As Danielle Sered, founder of Common Justice, wrote in her book Until We Reckon: “We should not be asking whether there is an appetite or opening for something new. We should be asking whether there is any moral or practical basis whatsoever for continuing with the old.”
And, yet, once again, our city leaders have proposed a budget that holds the line for police while allowing steep declines in programs and resources we know are necessary to address the real challenges we face. This is both immoral and impractical if we are serious about addressing the real and persistent challenges we face in St. Paul.
DIVEST FROM POLICE
This summer, 1,200 St. Paul residents and 500 others with ties to our community signed our petition calling on the City of St. Paul to divest from police and invest in community by cutting $20 million from the St. Paul police budget, disbanding the police’s K-9 unit, creating a medical and mental-health dispatch system separate from police and prioritizing investments in community in line with our 2019 call to #FundTheVillage.
The proposed budget does not align with — or even move us closer toward — any of these goals. While we understand the challenges our government’s face given the response to the COVID-19 pandemic, we reject the deficit mindset that is so pervasive among our policymakers. We do not lack the resources; our leaders lack the political will.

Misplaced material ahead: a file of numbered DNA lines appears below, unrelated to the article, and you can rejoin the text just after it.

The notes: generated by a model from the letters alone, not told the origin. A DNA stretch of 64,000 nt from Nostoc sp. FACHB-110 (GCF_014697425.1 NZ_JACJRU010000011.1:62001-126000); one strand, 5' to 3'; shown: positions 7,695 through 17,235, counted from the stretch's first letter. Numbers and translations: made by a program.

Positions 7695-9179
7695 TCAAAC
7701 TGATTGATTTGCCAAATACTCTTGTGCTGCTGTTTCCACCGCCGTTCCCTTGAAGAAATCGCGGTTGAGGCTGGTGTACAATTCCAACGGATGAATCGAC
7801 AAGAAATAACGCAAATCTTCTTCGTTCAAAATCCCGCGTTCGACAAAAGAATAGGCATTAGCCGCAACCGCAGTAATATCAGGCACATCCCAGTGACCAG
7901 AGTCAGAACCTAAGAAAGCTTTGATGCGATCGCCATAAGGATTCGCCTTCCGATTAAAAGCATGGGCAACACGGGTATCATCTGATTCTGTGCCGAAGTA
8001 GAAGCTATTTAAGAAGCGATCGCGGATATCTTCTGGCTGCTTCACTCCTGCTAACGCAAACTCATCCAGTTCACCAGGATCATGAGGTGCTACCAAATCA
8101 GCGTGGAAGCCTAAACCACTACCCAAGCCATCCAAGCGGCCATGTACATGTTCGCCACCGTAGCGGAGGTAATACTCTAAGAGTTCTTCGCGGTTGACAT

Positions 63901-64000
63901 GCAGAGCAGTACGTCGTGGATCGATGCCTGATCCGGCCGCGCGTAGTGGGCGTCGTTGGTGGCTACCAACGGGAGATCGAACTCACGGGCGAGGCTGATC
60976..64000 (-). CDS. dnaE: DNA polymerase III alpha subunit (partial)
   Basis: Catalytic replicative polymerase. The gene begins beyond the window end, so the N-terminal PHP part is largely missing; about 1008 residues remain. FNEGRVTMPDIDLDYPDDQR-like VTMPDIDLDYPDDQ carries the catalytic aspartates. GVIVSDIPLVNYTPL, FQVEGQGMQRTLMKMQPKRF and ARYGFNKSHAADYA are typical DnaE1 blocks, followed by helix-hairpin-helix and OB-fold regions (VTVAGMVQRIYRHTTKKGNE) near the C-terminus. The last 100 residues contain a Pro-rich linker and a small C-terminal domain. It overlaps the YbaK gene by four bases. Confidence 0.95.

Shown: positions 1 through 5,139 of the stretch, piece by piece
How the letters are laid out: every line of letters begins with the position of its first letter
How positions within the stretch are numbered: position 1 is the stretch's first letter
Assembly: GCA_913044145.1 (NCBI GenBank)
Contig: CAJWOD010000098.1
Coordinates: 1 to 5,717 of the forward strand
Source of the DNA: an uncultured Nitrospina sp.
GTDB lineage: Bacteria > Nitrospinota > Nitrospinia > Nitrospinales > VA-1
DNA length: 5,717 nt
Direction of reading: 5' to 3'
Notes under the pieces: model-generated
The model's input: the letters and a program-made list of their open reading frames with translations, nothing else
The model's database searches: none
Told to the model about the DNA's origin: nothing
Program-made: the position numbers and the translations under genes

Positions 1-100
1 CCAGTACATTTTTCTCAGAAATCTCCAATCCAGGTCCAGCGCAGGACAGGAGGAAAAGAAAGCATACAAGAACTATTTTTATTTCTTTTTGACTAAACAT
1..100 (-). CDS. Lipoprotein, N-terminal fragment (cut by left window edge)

- We have the money — but prioritize the police over everything else. The police budget consumes 32% percent of the city’s proposed general fund. This means that, if implemented, St. Paul would spend more on policing than on libraries, financial empowerment, BIPOC business development, human rights, youth job development, arts and community gardening initiatives, citywide recreation programs, and winter street maintenance COMBINED.
- When faced with choices, we starve other programs to serve police. The proposed budget released in August 2020 cuts the police budget by only 0.8 percent while cutting libraries by almost 7 percent, the city’s human rights and equal economic opportunity department by 8 percent, and the office of financial empowerment by 11 percent, while also cutting the city’s public health spending by almost 17 percent.
- And yet the SPPD continues to be a source of harm and terror for countless residents. SPPD is among the worst in the nation. Its fatal use of force rate is almost double the national average and its deadly force rate for Black people is nearly three times the national average, with the SPPD killing Black people at six times the rate that they kill white people. From pulling over vastly more people of color during traffic stops to brutal attacks by an out-of-control canine unit, our police force has a track record as racist and cruel as the MPD.
As James Baldwin said, “I cannot believe what you say, because I see what you do.” Over the past year, more and more city leaders have said they are committed to Black lives, and racial justice. But the city budget is a blueprint for what our public resources will do in our communities. And so, once again, our leaders have broken trust with our communities by proving we cannot believe them.
INVEST IN COMMUNITY
Our path forward is clear. Year in and year out, we’ve packed City Council chambers asking elected leaders to divest from police and #FundTheVillage. Our call is not just visionary, the components are already here. Our communities know what systems of care look like — because we have been practicing them for generations to survive state violence, systemic oppression and intentional exclusion. We have already seen glimpses of our liberation in our collective action together.